Great leaders are typically great listeners. Today, that includes listening to the damage being done to the environment, listening to the changes taking place around how and where we work, listening to the calls for change in the way the world treats minorities. Leaders who listen the best, and who can communicate the most effectively, can quickly change the world.
The way I see it, leaders face a once-in-a-generation opportunity to step up and help solve some of the world’s most pressing economic, societal and environmental challenges. They should grasp this with both hands.
In my work, I often talk about how to release and relieve stress. As a busy leader, what do you do to prepare your mind and body before a stressful or high stakes meeting, talk, or decision? Can you share a story or some examples?
I believe stress is driven by two things: not getting enough sleep and not getting enough exercise. Leaders need both.
Sleep is a weapon. It can be used to your advantage and a lack of it can be used against you! Exercise is the same.
In my job, high-stakes meetings are constant. I find it helpful to prep in uninterrupted blocks of time, up to 60 minutes at once, usually early in the morning. I have the most energy then; it is my best thinking time.
Usually I create a script with phrases as prompts, so when it comes time to speak, I am not trying to present something word for word, but am more focused on the phrases and key ideas I want to get across. This allows me to speak more authentically and be far more relaxed and, ultimately, to be less stressed in the moment.
Ok, thank you for all that. Now let’s move to the main focus of our interview. The United States is currently facing a very important self-reckoning about race, diversity, equality and inclusion. This is of course a huge topic. But briefly, can you share your view on how this crisis inexorably evolved to the boiling point that it’s at now?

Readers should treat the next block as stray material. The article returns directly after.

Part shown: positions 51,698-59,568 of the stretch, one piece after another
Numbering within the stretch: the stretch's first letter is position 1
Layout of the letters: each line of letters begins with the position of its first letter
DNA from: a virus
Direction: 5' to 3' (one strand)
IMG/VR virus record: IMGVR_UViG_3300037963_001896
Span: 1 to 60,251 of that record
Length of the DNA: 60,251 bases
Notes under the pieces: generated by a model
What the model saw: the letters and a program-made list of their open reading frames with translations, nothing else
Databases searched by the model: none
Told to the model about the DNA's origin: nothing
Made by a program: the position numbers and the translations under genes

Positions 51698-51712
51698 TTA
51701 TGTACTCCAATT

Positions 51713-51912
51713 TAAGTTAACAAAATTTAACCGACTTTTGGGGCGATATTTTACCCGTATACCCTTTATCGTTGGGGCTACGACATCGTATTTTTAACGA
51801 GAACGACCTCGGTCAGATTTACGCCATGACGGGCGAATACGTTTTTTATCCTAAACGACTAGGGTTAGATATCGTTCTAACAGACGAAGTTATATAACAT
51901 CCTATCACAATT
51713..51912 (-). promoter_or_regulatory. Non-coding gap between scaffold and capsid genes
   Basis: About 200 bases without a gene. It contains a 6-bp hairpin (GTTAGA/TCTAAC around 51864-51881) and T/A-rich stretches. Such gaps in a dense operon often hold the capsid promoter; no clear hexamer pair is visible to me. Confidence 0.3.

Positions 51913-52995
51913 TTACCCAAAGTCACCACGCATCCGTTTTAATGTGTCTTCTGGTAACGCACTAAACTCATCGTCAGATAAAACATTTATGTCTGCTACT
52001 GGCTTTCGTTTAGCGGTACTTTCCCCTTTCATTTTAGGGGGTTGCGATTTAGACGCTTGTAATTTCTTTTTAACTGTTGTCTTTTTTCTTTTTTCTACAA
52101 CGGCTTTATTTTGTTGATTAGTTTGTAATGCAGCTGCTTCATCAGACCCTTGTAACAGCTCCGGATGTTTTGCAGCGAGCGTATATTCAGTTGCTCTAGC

Recent, prominent examples of racial injustice in the United States — namely the killings of George Floyd, Tamir Rice and Breonna Taylor, to name but a few — have resulted in an increased acknowledgement of racial inequality in our society. They have also shone a spotlight on how much more leaders and organizations could be doing to address discrimination in all its forms. The truth is that too little has been done for too long.
Those of us in business have to acknowledge that issues exist. Some organizations are diverse but lack inclusion. Some are inclusive but lack diversity. Despite 13% of the US population being Black, less than 10% of managers are. Those numbers get worse the higher you go in the organization. When you look at the Fortune 500, there are only five Black CEOs — and there have been only 18 in the last two decades.
Leaders need to step up and start making changes in their organizations. There is a growing body of evidence that provides a useful roadmap for the journey ahead — what steps to take, what data to focus on, what results to aim for. There is no justification for leaders not to act.
The changes they make must be real change, and not just at the surface level. This is a monumental moment in our history. We need action, not platitudes.
Can you tell our readers a bit about your experience working with initiatives to promote Diversity and Inclusion? Can you share a story with us?